20,000 volunteer for Covid-19 vaccine trials in France
The volunteer campaign by Inserm has been hailed as a success one week after it launched with trials expected to begin before the end of the year as cases of Covid-19 continue to rise.
More than 20,000 volunteers have already signed up in France to test vaccinations against Covid-19, just one week after the campaign was launched - as cases of the virus continue to rise.
The call for volunteers came last week from national health and medical research institute, l’Institut national de la santé et de la recherche médicale (Inserm).
The volunteers will take part in clinical trials that will use vaccinations that are currently being developed.
Although Inserm said it was aiming to recruit 25,000 volunteers, the number of people to have come forward in just one week is being hailed as a success, as recruitment for the remaining 5,000 continues. Similar results have been seen across campaigns in Germany and the Netherlands.
In Europe, medical agencies are studying the data available from two major vaccination projects, comprising the University of Oxford trial in association with pharmaceutical giant AstraZeneca; and the BioNTech trial with Pfizer.
In France, the goal of the new clinical trials will be to produce more high-quality data on vaccines currently being developed. The 25,000 volunteers will not all test the same product.
Some will take part in one of five trials of a product at phase 2 (which includes testing the dose and the date of vaccinations on 50-500 people), and some will take part in one of three trials at phase 3, which will test on several thousand people, to check if the vaccine is safe and genuinely protects against Covid-19.
One of the major goals of the study is to study populations that may be more vulnerable to Covid-19, including those with pre-existing conditions, such as diabetes, hypertension, kidney issues, cardiovascular problems, or obesity.
The trial aims to provide more data on the effectiveness of a future vaccine among these higher-risk populations, in comparison to a more general population.
Trials among the new volunteers are expected to begin at the end of the year at the latest.
Yet, the apparent appetite to find a vaccine does not mean that the process can be rushed through without care for the usual checks. In the USA the national Food and Drug Administration recently published a series of precautionary measures that it would require to authorise a vaccine.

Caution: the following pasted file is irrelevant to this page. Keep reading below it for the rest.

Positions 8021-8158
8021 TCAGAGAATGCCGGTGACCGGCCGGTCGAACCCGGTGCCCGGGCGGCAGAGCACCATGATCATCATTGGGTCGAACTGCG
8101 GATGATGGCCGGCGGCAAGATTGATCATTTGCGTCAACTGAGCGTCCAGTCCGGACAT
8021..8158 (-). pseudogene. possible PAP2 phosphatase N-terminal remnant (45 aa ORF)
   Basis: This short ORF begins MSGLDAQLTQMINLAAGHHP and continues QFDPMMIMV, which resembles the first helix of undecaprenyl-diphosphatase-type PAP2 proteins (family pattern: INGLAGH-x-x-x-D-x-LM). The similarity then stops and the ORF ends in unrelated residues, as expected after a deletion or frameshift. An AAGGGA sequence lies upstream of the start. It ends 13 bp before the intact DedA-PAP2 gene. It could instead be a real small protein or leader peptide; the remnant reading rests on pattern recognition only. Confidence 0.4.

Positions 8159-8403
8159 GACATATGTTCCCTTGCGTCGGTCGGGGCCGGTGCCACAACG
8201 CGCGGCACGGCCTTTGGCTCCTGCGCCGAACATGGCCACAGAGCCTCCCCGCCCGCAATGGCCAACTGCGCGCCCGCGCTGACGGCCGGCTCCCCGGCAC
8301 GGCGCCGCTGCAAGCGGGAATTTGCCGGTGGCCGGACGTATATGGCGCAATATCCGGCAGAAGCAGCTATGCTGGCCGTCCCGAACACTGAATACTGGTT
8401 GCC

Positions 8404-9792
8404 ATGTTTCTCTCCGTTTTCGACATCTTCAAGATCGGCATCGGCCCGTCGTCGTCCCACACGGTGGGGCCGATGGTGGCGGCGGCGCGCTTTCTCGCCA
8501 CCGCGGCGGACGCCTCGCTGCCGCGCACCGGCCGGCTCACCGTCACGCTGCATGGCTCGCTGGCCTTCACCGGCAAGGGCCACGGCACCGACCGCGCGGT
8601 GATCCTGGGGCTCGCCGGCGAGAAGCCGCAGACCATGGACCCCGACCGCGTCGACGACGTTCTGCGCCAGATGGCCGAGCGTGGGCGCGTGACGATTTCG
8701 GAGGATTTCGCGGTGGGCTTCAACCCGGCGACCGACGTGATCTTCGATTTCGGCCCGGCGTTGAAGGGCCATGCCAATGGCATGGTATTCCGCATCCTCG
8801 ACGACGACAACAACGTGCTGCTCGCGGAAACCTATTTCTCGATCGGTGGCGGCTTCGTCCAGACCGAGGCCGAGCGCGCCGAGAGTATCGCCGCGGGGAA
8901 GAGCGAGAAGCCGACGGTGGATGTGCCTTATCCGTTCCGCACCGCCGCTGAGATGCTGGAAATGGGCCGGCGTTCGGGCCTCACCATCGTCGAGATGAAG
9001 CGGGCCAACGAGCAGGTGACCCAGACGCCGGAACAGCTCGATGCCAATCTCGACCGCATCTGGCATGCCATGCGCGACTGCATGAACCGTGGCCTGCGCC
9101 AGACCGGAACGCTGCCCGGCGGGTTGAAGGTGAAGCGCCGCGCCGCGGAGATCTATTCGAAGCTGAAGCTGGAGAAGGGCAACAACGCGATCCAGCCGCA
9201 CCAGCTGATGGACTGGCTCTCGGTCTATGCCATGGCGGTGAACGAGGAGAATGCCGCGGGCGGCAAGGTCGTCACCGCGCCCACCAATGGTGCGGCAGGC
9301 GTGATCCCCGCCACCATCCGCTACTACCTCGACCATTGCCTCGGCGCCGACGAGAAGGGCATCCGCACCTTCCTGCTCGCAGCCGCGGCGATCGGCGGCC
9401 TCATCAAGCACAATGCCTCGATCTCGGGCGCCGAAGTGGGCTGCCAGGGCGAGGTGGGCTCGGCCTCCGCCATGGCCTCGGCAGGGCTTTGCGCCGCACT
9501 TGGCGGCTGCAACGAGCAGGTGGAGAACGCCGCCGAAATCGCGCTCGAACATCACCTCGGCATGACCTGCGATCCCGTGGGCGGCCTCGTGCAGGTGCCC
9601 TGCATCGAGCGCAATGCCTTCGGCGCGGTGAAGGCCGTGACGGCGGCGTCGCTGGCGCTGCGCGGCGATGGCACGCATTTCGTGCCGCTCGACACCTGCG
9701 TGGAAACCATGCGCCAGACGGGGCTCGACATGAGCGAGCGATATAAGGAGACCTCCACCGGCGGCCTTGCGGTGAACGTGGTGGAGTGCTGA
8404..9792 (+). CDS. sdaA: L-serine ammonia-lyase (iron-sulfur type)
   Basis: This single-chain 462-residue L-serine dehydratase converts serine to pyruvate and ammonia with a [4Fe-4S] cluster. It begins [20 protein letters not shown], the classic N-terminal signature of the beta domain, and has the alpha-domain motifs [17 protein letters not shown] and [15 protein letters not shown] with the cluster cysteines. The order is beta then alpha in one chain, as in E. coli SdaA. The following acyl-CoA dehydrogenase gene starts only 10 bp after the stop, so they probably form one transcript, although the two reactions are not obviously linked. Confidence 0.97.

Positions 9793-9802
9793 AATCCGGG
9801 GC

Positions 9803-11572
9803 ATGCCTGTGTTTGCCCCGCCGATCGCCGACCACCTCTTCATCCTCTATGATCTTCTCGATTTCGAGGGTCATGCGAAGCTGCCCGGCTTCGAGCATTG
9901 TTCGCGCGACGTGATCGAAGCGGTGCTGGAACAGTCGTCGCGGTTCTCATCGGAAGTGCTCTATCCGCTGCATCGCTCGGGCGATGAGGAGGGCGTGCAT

These include a mandatory two-month break between the most recent vaccination to a clinical trial patient, and the submission of a commercialisation request for the jab. This rule alone means that it is unlikely that a vaccination will be ready much before the end of 2020, and certainly not before the US Presidential election in November.
French President Emmanuel Macron had also suggested that he was hopeful a vaccine would be developed before the end of the year, but this now appears unlikely.
According to the World Health Organisation, there are currently 42 projects worldwide that have reached phase 2 (wide scale human testing phase) and 10 that have reached phase 3 (checking that the vaccine is effective and safe).
In France, there is one vaccine that is in phase 1 (first testing on 10-100 healthy people); this is the Institut Pasteur project.
Covid-19 in France: Latest figures
The so-called “second wave” of the epidemic is continuing in France. Over the past 24 hours, there were 16,101 new cases confirmed, and 46 new deaths. There are currently 1,489 cluster outbreaks being investigated - including 55 more in the past 24 hours.
Over the past seven days, there were 5,084 new hospitalisations, of which 910 are in intensive care.
Strict restrictions have been imposed across major cities in France, including Paris, Toulouse, Montpellier, Lille and Grenoble; and today (Monday October 12) Prime Minister Jean Castex has asked the public to limit the number of people they have in their homes as part of the series of new measures, including a new StopCovid app.
Mr Castex said: “The public was maybe too quick to think that the virus had disappeared [but] the reality of the ‘second wave’ is here. There can no longer be any relaxing [of rules].”